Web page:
Category: bibliometrics

How to make altmetrics useful in societal impact assessments: shifting from citation to interaction approaches

The suitability of altmetrics for use in assessments of societal impact has been questioned by certain recent studies. Ismael Ràfols, Nicolas Robinson-García and Thed N. van Leeuwen propose that, rather than mimicking citation-based approaches to scientific impact evaluation, assessments of societal impact should be aimed at learning rather than auditing, and focused on understanding the engagement approaches that lead to […]

Google Scholar is a serious alternative to Web of Science

Many bibliometricians and university administrators remain wary of Google Scholar citation data, preferring “the gold standard” of Web of Science instead. Anne-Wil Harzing, who developed the Publish or Perish software that uses Google Scholar data, here sets out to challenge some of the misconceptions about this data source and explain why it offers a serious alternative to Web of Science. […]

Mendeley reader counts offer early evidence of the scholarly impact of academic articles

Although the use of citation counts as indicators of scholarly impact has well-documented limitations, it does offer insight into what articles are read and valued. However, one major disadvantage of citation counts is that they are slow to accumulate. Mike Thelwall has examined reader counts from Mendeley, the academic reference manager, and found them to be a useful source of early […]

Twitter can help with scientific dissemination but its influence on citation impact is less clear

Researchers have long been encouraged to use Twitter. But does researchers’ presence on Twitter influence citations to their papers? José Luis Ortega explored to what extent the participation of scholars on Twitter can influence the tweeting of their articles and found that although the relationship between tweets and citations is poor, actively participating on Twitter is a powerful way of […]

Cluster analysis of individual authors shows the diversity of scholarly research both between and within disciplines

Academic disciplines in the social sciences and humanities show considerable variation with regard to their publication patterns. But what of the authors within each of those disciplines? Are their publication patterns as similar as one might reasonably expect or do the same variations exist? Frederik Verleysen discusses the diversity among experienced scholars in Flanders based on their choice of publication […]

Context is everything: Making the case for more nuanced citation impact measures.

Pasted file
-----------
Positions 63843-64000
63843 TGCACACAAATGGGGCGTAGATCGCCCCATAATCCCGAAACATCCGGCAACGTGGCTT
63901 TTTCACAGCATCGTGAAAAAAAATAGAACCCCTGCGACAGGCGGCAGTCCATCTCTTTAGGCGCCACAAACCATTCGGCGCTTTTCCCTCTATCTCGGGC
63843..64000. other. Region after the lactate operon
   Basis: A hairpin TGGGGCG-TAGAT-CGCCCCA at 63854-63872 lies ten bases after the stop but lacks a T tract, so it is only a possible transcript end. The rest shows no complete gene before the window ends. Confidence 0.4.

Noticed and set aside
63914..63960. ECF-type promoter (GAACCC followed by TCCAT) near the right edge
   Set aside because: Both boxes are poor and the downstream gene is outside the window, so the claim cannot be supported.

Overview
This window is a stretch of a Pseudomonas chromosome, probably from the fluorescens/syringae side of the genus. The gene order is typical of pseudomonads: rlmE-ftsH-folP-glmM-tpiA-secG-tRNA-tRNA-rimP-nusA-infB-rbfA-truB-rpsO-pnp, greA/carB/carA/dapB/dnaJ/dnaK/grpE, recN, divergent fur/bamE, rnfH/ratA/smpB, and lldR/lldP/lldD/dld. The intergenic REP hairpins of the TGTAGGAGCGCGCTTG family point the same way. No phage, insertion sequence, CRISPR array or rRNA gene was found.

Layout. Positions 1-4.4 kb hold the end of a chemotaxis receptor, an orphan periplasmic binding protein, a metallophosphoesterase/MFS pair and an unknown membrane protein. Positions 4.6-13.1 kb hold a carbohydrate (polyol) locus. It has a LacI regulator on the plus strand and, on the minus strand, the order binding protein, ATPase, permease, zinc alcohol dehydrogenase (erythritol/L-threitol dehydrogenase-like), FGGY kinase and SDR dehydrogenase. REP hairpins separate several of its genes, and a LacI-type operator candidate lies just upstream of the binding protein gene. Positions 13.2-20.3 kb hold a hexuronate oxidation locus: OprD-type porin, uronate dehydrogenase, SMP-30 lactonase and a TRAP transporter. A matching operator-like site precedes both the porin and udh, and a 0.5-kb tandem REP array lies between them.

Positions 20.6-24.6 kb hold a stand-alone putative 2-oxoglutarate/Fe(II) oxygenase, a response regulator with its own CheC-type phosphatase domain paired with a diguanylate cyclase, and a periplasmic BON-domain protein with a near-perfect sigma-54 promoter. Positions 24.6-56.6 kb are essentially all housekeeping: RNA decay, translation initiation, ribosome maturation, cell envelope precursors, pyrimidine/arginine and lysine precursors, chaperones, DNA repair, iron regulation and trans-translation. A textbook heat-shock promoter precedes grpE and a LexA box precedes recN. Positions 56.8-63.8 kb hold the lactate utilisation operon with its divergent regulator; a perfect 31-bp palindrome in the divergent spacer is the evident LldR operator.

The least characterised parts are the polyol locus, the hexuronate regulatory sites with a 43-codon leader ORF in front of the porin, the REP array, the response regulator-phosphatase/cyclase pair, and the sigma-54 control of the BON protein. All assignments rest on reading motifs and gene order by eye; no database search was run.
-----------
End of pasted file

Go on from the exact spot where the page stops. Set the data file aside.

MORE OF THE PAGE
Access to more and more publication and citation data offers the potential for more powerful impact measures than traditional bibliometrics. Accounting for more of the context in the relationship between the citing and cited publications could provide more subtle and nuanced impact measurement. Ryan Whalen looks at the different ways that scientific content are related, and how these relationships could be explored […]

The ResearchGate Score: a good example of a bad metric

According to ResearchGate, the academic social networking site, their RG Score is “a new way to measure your scientific reputation”. With such high aims, Peter Kraker, Katy Jordan and Elisabeth Lex take a closer look at the opaque metric. By reverse engineering the score, they find that a significant weight is linked to ‘impact points’ – a similar metric to the widely […]

When are journal metrics useful? A balanced call for the contextualized and transparent use of all publication metrics.

The Declaration on Research Assessment (DORA) has yet to achieve widespread institutional support in the UK. Elizabeth Gadd digs further into this reluctance. Although there is growing acceptance that the Journal Impact Factor is subject to significant limitations, DORA feels rather negative in tone: an anti-journal metric tirade. There may be times when a journal metric, sensibly used, is the right […]

We need informative metrics that will help, not hurt, the scientific endeavor – let’s work to make metrics better.

Rather than expecting people to stop utilizing metrics altogether, we would be better off focusing on making sure the metrics are effective and accurate, argues Brett Buttliere. By looking across a variety of indicators, supporting a centralised, interoperable metrics hub, and utilizing more theory in building metrics, scientists can better understand the diverse facets of research impact and research quality. In […]

Time to abandon the gold standard? Peer review for the REF falls far short of internationally accepted standards.

The REF2014 results are set to be published next month. Alongside ongoing reviews of research assessment, Derek Sayer points to the many contradictions of the REF. Metrics may have problems, but a process that gives such extraordinary gatekeeping power to individual panel members is far worse. Ultimately, measuring research quality is fraught with difficulty. Perhaps we should instead be asking which features […]